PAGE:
By Moses Gisa
The anti-terrorism docket in the French Prosecution Department last Saturday, July 25, opened a preliminary investigation into Col. Aloys Ntiwiragabo on suspected charges of crimes against humanity (extermination of Tutsi), conspiracy to commit genocide, and complicity in genocide. “The walls are closing in on the genocidaires in France,” a survivor of the 1994 Genocide against the Tutsi said excitedly upon learning the news.
Ntiwiragabo has been smoked out of his hiding place in France by a French investigative journalist, Theo Englebert of Mediapart – an investigative digital newspaper. According to Englebert, Ntiwiragabo has been living in France in the city of Orleans in an apartment with his wife Catherine Nikuze and their two children. Nikuze arrived in the country in March 1998 and her asylum application was granted in September 1999. She acquired French citizenship in 2005 as Catherine Nikuze Tibot.
Mediapart said it had been tracking down Ntiwiragabo – who also was a founding member of Democratic Forces for the Liberation of Rwanda, FDLR – in a period between December 2019 and March 2020. Ntiwiragabo blew his cover in February this year when he ventured out to attend mass with his wife. That’s when investigative journalists took pictures of him, and his identity confirmed. He was revealed as being alive as opposed to earlier false reports of his demise.
Unverified reports had indicated that Ntiwiragabo had died and to date ICTR, Interpol, France, and Rwanda were not actively seeking him, having dropped arrest warrants against him due to the misleading information of his supposed death.
Ntiwiragabo is well known for his role in the Genocide, having been close to the Akazu – the dreaded inner circle of the Habyarimana regime amongst whose most notorious members were people like Habyarimana’s wife Agathe, Col. Theoneste Bagosora, the regime’s feared chief of staff of the defense ministry, and Protais Zigiranyirazo (Habyarimana’s brother in law).
As head of military intelligence (G2) in the Habyarimana regime, Ntiwiragabo drew up lists of those he termed enemies of the country. He was said to keep many names on his “must die” lists of Tutsis living in Rwanda. The International Criminal Tribunal for Rwanda (ICTR) identified Ntiwiragabo as one of the architects of the Tutsi Genocide early on it’s existence.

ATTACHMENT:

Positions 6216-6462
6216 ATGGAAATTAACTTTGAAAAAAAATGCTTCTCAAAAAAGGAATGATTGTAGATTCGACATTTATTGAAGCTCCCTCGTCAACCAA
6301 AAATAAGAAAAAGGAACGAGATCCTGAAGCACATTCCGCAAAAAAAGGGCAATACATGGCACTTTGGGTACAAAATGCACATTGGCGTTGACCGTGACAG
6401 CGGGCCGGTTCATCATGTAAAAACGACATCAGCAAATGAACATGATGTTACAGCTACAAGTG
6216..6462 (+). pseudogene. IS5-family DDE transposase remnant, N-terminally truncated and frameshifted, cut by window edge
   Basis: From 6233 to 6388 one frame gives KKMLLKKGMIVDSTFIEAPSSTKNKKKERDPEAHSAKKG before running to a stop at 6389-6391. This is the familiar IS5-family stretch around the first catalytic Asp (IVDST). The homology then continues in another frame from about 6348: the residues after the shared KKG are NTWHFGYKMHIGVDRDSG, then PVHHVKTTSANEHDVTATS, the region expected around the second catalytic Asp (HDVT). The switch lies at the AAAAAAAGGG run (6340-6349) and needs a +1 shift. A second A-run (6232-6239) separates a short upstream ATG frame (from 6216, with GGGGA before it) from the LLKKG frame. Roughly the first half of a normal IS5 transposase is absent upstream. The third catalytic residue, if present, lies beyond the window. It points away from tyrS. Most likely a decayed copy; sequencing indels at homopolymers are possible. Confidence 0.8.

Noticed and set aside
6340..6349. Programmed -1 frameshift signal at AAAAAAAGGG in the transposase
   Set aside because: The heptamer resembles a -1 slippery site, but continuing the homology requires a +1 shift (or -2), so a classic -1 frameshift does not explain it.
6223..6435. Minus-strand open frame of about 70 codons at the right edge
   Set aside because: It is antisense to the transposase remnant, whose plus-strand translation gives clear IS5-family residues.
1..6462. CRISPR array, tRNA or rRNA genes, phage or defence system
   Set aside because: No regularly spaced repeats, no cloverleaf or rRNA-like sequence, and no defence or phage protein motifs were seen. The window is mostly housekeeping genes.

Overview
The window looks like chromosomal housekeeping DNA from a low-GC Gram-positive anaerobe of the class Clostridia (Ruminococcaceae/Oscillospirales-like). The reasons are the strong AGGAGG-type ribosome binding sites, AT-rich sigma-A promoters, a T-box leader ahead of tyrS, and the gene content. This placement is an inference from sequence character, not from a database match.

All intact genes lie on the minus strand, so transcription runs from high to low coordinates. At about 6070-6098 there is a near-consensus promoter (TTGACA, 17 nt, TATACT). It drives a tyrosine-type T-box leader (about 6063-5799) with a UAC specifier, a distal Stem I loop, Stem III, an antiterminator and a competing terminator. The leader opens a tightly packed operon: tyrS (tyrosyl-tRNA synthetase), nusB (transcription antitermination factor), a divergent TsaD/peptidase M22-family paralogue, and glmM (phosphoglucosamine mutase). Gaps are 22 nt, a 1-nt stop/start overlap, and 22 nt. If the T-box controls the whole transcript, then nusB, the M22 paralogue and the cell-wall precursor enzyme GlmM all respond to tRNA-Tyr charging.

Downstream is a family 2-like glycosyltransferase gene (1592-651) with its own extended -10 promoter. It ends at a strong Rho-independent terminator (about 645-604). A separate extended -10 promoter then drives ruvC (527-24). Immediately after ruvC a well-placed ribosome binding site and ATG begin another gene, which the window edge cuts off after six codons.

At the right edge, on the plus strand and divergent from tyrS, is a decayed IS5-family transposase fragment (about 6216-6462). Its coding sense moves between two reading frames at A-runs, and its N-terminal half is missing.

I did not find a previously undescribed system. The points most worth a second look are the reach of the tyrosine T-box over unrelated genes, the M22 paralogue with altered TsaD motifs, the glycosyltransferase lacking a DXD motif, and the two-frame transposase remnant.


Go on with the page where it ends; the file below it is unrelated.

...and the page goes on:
Ntiwiragabo appears in the ICTR’s “High Military Officials” trials with 10 other ex-FAR senior officers. They were indicted by the court on charges of conspiracy to commit genocide, planning and execution of genocide, direct and public incitement to exterminate Tutsis, as well as taking part in the massacres of Tutsis from 1990 to 1994.
According to Richard Mugenzi, a former subordinate of Ntiwiragabo, during his reign as head of G2, Ntiwiragabo publicly incited people to hate Tutsi “as enemies of peace and the country.” Mugenzi said Ntiwiragabo would be seen supervising persecutions, torture and killings, and he would be directly involved in the torture of so called “Ibyitso” (accomplices).
Ntiwiragabo headed the military intelligence department which was charged with identifying and making lists of Tutsis and anyone who opposed the regime’s genocide agenda or anyone alleged to be a sympathizer of the RPF who would then be condemned to death.
The prosecution of Ntiwiragabo, analysts say, is further confirmation that French President Emmanuel Macron “means business when he says genocide perpetrators in France will face justice.” Ntiwiragabo is the second-high profile genocide suspect in France to face the law after the arrest of Felicien Kabuga, known as one of the biggest fish of the culprits of the Genocide, in Paris this May, 17.